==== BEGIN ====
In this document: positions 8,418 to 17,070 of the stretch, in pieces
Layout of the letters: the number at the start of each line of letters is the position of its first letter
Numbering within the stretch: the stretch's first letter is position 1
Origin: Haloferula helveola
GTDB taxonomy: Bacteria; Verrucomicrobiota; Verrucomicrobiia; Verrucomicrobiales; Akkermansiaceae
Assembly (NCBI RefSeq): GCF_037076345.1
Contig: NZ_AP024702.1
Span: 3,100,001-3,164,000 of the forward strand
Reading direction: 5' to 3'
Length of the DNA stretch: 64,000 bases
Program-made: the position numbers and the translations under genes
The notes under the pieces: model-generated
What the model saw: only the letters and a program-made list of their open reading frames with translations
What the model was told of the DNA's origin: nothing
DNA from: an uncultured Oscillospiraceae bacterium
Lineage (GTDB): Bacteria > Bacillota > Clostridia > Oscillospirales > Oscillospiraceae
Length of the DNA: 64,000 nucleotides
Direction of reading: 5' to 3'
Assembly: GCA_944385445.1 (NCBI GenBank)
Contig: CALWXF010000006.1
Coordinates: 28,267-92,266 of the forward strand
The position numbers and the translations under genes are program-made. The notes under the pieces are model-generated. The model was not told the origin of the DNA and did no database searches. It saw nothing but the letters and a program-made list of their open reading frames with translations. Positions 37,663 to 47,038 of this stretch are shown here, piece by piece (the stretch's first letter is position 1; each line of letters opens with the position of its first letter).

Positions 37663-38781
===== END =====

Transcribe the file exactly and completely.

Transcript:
In this document: positions 8,418 to 17,070 of the stretch, in pieces
Layout of the letters: the number at the start of each line of letters is the position of its first letter
Numbering within the stretch: the stretch's first letter is position 1
Origin: Haloferula helveola
GTDB taxonomy: Bacteria; Verrucomicrobiota; Verrucomicrobiia; Verrucomicrobiales; Akkermansiaceae
Assembly (NCBI RefSeq): GCF_037076345.1
Contig: NZ_AP024702.1
Span: 3,100,001-3,164,000 of the forward strand
Reading direction: 5' to 3'
Length of the DNA stretch: 64,000 bases
Program-made: the position numbers and the translations under genes
The notes under the pieces: model-generated
What the model saw: only the letters and a program-made list of their open reading frames with translations
What the model was told of the DNA's origin: nothing
DNA from: an uncultured Oscillospiraceae bacterium
Lineage (GTDB): Bacteria > Bacillota > Clostridia > Oscillospirales > Oscillospiraceae
Length of the DNA: 64,000 nucleotides
Direction of reading: 5' to 3'
Assembly: GCA_944385445.1 (NCBI GenBank)
Contig: CALWXF010000006.1
Coordinates: 28,267-92,266 of the forward strand
The position numbers and the translations under genes are program-made. The notes under the pieces are model-generated. The model was not told the origin of the DNA and did no database searches. It saw nothing but the letters and a program-made list of their open reading frames with translations. Positions 37,663 to 47,038 of this stretch are shown here, piece by piece (the stretch's first letter is position 1; each line of letters opens with the position of its first letter).

Positions 37663-38781